The Idaho House Ethics Committee has voted to censure a central Idaho legislator for her role in publicizing the name and photo of a woman who claimed in April that she was raped by another legislator.
Committee members say Rep. Priscilla Giddings [R-White Bird] had a right to post a link to an online article about the rape investigation involving then-Representative Aaron von Ehlinger. The article initially included the victim’s name and photo. But committee members were troubled by her lying about that and related issues when questioned by the committee.
“Representative Giddings, you are entitled to your own narrative. But you’re not entitled to make up your own facts," said committee member Rep. Brent Crane [R-Nampa].
On Tuesday, Crane laid out a point-by-point rebuttal of statements Giddings made during her appearance before the committee Monday. Giddings said she hadn’t had a chance to review the evidence against her and that the committee was using her to make a political statement. Crane rebuffed that. He said the committee invited her several times in the last three months for private meetings to see if the complaints against her could be resolved behind closed doors. He says she ignored all of them.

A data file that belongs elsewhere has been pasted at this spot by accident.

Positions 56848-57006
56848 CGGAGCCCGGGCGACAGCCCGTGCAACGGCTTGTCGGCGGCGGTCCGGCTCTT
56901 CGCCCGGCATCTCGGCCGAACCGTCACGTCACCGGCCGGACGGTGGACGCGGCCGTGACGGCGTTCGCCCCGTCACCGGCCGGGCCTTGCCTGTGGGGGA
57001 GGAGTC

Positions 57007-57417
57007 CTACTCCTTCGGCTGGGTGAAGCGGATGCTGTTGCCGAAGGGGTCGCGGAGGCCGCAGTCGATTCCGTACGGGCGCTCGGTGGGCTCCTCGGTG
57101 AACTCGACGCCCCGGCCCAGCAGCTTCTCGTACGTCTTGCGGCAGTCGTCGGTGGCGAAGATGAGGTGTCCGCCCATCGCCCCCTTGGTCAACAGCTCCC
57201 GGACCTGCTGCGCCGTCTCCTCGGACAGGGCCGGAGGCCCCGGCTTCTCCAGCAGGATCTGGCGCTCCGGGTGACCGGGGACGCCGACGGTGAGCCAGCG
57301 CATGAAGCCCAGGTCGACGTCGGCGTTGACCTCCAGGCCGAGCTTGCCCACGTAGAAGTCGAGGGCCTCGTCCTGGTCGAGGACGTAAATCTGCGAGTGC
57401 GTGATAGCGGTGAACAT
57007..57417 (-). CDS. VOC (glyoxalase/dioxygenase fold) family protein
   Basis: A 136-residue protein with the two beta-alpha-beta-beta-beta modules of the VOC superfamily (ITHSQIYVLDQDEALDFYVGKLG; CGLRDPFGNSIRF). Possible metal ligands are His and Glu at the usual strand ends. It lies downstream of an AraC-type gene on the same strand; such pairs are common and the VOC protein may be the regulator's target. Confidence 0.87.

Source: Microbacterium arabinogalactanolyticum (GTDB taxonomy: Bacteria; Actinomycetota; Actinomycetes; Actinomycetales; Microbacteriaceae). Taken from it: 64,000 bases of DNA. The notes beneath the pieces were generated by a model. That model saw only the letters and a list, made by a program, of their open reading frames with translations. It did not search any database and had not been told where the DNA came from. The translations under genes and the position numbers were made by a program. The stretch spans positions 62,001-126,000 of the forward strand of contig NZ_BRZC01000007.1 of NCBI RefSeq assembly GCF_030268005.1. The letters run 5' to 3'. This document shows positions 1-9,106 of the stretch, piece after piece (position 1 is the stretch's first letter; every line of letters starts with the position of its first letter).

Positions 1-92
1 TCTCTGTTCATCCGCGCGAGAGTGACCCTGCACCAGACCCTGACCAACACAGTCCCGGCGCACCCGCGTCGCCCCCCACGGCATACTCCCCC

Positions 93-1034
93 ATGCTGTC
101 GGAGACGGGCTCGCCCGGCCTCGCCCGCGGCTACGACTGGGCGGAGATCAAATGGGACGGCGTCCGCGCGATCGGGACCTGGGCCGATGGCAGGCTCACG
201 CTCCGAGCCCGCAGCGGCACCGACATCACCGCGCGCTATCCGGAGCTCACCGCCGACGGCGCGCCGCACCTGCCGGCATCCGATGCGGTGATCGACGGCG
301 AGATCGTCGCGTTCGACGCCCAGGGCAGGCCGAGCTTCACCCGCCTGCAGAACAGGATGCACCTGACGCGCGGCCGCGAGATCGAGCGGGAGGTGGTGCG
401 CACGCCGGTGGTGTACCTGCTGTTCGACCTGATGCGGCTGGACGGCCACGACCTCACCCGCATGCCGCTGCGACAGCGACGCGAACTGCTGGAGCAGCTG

“Don’t turn this into a trial where, poor me, they violated a rule. It’s not true," Crane said. "Representative Giddings, you were combative. You still refuse to directly answer the questions the committee had for you.”
Giddings wasn’t present for Tuesday’s meeting, just as she skipped much of Monday’s proceeding where evidence against her was presented. When she was there to answer questions, she often sparred with the committee’s attorney, something noted by one of the members, Rep. Wendy Horman [R-Idaho Falls].
“I was concerned about the lack of civility and respect yesterday, a basic sense of decency toward other House members, toward our process, from the infamous, but now deleted, Facebook post to asking the committee’s lawyers where he went to law school, Duke, by the way," she said.
The committee voted to dismiss one of the two complaints against Giddings because its points were made in the other complaint, which was brought by 25 of Giddings’ peers in the House. The committee recommended that the full House find her guilty of conduct unbecoming of a legislator and dismiss her from the Commerce and Human Resources Committee. She still has two other assignments, including the Appropriations Committee.